Diabetes and Obesity

Filed Under: Diabetes, Blood Sugar

As you may know, type 2 diabetes is caused by insulin resistance.

For people living with diabetes, the beta cells in the pancreas make plenty of insulin—the hormone that moves glucose from the blood into the cells—but the cells are unresponsive to insulin’s actions. This leads to a rise in blood sugar. The pancreas responds by churning out more insulin, and the net result is elevated levels of both glucose and insulin.

Obesity throws fuel on the fire. Adipose tissue (fat), especially in the abdominal area, releases fatty acids that impair beta-cell function and insulin sensitivity. It also produces immune cells that lead to chronic, low-grade inflammation. Inflammation, in turn, increases insulin resistance and risk of diabetes.

Fat cells also secrete hormones—so many, in fact, that some experts actually refer to adipose tissue as an endocrine organ. One of these hormones is leptin.

Although leptin is best known for its governing effects on appetite and energy metabolism, researchers from Boston’s Joslin Diabetes Center have discovered that it also has direct effects on insulin secretion and beta-cell growth.

At the same time, the high levels of insulin (a common characteristic of type 2 diabetes) promote weight gain. That’s because insulin is the body’s primary fat-storage hormone—it ushers fat as well as glucose into the cells. So the higher your insulin level, the greater your potential to gain weight.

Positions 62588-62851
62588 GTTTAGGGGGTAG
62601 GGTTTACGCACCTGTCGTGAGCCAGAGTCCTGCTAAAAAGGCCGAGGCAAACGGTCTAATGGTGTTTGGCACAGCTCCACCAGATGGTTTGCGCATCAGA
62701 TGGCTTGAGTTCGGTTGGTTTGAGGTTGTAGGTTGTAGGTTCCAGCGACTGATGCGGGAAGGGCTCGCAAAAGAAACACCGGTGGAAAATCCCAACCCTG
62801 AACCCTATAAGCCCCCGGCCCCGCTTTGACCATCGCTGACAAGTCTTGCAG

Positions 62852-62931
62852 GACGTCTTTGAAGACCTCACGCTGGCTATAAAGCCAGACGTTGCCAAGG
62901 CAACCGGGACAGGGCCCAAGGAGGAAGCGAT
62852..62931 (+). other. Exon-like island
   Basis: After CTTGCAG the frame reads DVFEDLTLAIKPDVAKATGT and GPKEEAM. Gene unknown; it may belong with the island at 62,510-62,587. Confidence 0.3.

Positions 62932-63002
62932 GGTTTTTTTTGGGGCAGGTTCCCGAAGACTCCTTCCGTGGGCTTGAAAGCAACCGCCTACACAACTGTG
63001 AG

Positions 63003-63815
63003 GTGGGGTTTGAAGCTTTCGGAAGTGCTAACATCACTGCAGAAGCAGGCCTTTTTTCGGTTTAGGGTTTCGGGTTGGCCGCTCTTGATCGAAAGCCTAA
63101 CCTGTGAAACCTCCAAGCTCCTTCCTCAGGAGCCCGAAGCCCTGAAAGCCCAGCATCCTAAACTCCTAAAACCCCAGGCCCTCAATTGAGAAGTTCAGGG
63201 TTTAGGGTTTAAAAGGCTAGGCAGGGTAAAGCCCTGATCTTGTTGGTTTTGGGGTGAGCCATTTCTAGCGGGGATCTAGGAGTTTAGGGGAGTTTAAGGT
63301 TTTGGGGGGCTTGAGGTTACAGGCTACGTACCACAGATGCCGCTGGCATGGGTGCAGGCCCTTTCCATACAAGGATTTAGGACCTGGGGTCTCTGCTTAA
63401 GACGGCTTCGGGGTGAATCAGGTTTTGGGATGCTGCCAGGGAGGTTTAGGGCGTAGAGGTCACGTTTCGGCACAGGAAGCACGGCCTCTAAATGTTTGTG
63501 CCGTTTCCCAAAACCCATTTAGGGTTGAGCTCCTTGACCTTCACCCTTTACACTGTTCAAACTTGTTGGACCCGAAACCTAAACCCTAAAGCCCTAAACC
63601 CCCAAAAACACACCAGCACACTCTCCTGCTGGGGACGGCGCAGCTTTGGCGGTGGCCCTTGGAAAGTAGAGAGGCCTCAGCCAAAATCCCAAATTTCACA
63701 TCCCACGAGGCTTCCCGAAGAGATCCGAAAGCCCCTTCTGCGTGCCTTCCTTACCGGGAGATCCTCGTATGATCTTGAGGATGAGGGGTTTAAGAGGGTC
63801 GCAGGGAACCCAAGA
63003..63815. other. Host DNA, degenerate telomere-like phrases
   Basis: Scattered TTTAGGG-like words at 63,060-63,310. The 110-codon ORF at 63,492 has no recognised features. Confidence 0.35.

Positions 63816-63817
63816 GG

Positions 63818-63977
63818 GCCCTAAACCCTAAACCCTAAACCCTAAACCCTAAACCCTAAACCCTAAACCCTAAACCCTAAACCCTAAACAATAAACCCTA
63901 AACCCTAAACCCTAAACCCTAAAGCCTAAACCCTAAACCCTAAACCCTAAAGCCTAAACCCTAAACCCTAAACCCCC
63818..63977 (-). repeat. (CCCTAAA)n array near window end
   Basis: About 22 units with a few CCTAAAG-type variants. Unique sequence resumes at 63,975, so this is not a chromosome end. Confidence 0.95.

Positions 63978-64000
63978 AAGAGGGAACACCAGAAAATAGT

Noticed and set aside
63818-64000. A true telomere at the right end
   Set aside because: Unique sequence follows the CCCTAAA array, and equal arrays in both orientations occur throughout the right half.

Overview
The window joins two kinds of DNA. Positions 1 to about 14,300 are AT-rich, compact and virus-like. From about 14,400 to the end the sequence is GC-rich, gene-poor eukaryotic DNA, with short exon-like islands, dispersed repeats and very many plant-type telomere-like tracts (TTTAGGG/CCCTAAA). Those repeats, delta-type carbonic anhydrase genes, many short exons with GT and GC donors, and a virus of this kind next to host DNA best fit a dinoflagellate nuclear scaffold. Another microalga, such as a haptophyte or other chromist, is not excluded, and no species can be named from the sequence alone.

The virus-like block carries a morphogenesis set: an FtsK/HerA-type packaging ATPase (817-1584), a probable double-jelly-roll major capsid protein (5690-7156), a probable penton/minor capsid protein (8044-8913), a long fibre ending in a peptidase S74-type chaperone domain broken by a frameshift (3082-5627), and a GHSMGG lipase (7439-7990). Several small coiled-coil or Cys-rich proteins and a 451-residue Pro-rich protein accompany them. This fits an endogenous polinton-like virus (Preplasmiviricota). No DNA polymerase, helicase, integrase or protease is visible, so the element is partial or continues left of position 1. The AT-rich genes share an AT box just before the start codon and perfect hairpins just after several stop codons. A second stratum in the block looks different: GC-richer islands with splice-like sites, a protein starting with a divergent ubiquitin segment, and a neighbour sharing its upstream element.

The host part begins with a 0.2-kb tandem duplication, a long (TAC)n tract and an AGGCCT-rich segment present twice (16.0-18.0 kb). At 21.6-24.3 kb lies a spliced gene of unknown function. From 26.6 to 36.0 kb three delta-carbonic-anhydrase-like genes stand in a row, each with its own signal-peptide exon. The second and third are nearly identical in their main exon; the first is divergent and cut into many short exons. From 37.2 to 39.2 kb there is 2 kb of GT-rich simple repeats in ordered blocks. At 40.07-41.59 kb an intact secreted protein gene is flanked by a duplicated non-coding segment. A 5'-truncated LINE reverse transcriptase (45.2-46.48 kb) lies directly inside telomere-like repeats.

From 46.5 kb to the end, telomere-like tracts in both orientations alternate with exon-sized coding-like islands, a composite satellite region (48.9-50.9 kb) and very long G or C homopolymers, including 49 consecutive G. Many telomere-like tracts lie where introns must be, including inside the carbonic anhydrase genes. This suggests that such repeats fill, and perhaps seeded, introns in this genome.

In short, preventing—and reversing—type 2 diabetes for many is as easy as achieving or maintaining your ideal weight.  

In a future post, I’ll introduce you to my favorite supplements for diabetes that you can use to help keep this condition under control. 

DISCLAIMER: The content of DrWhitaker.com is offered on an informational basis only, and is not intended to be a substitute for professional medical advice, diagnosis, or treatment. Always seek the guidance of a qualified health provider before making any adjustment to a medication or treatment you are currently using, and/or starting any new medication or treatment. All recommendations are "generally informational" and not specifically applicable to any individual's medical problems, concerns and/or needs.

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